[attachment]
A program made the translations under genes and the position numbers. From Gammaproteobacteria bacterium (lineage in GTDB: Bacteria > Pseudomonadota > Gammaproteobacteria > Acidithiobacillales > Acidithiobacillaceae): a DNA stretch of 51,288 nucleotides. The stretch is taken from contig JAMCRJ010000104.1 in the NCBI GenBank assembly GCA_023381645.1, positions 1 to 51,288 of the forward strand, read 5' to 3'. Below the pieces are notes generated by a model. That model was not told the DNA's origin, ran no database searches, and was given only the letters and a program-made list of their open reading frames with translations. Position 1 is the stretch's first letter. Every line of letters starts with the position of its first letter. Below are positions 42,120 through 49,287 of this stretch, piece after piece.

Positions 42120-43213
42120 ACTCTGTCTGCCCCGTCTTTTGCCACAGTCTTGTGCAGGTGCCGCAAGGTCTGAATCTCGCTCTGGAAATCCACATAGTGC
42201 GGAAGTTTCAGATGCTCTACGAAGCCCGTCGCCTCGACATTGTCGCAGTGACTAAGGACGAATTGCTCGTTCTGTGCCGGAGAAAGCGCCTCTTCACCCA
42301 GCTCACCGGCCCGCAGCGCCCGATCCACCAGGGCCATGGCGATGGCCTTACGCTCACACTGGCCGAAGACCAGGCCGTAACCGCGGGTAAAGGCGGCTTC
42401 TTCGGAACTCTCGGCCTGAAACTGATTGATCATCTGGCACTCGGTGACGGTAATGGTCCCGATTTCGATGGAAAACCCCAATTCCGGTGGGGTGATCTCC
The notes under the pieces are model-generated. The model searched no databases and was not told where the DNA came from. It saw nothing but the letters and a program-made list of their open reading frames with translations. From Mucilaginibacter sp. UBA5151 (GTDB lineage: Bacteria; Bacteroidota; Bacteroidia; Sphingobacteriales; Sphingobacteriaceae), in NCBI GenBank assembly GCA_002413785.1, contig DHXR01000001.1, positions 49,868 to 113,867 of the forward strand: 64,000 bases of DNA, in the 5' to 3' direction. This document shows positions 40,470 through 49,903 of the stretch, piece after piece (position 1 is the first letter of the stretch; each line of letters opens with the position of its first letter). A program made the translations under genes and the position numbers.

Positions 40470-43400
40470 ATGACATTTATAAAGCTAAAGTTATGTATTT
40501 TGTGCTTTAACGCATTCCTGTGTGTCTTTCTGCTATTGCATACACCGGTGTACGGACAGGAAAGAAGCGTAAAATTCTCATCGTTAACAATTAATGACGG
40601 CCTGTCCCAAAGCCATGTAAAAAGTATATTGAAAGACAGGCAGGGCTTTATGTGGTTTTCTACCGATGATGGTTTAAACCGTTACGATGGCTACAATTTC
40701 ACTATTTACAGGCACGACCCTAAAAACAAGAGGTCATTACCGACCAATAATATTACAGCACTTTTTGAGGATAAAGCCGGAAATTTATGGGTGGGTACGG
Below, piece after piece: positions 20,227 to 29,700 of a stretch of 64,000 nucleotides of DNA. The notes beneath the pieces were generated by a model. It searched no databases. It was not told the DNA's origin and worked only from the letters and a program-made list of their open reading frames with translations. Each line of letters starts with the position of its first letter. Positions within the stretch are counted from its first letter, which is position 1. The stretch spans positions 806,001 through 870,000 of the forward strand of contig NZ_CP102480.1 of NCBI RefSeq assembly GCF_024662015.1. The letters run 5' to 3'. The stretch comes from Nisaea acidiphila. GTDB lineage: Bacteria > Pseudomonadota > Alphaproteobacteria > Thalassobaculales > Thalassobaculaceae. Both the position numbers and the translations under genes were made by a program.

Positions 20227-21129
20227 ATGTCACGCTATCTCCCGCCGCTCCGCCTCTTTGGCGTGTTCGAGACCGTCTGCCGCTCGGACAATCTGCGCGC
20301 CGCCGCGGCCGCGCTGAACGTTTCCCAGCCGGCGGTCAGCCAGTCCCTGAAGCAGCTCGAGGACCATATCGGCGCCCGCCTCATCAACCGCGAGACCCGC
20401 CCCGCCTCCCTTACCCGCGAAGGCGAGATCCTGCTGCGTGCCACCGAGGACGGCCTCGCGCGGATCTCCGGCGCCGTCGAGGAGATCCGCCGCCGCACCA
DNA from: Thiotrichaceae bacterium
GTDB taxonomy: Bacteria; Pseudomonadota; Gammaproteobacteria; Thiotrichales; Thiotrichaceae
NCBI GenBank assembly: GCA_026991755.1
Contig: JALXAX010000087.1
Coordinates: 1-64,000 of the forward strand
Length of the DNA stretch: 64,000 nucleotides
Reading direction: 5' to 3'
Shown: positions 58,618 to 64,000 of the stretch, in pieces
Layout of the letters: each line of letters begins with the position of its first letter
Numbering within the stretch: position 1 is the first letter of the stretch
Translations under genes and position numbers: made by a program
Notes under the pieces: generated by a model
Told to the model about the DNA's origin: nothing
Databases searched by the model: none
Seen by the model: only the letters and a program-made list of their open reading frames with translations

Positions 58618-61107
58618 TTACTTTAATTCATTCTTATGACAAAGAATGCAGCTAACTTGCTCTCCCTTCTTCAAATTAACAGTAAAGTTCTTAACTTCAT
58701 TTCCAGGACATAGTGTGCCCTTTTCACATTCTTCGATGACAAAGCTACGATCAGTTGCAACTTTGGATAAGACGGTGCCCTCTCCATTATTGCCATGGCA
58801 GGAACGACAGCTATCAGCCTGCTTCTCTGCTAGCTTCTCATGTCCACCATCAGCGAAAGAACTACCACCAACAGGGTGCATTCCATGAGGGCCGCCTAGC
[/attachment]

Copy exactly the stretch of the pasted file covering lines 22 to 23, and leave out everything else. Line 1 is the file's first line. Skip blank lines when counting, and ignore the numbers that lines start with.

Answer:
Coordinates: 1-64,000 of the forward strand
Length of the DNA stretch: 64,000 nucleotides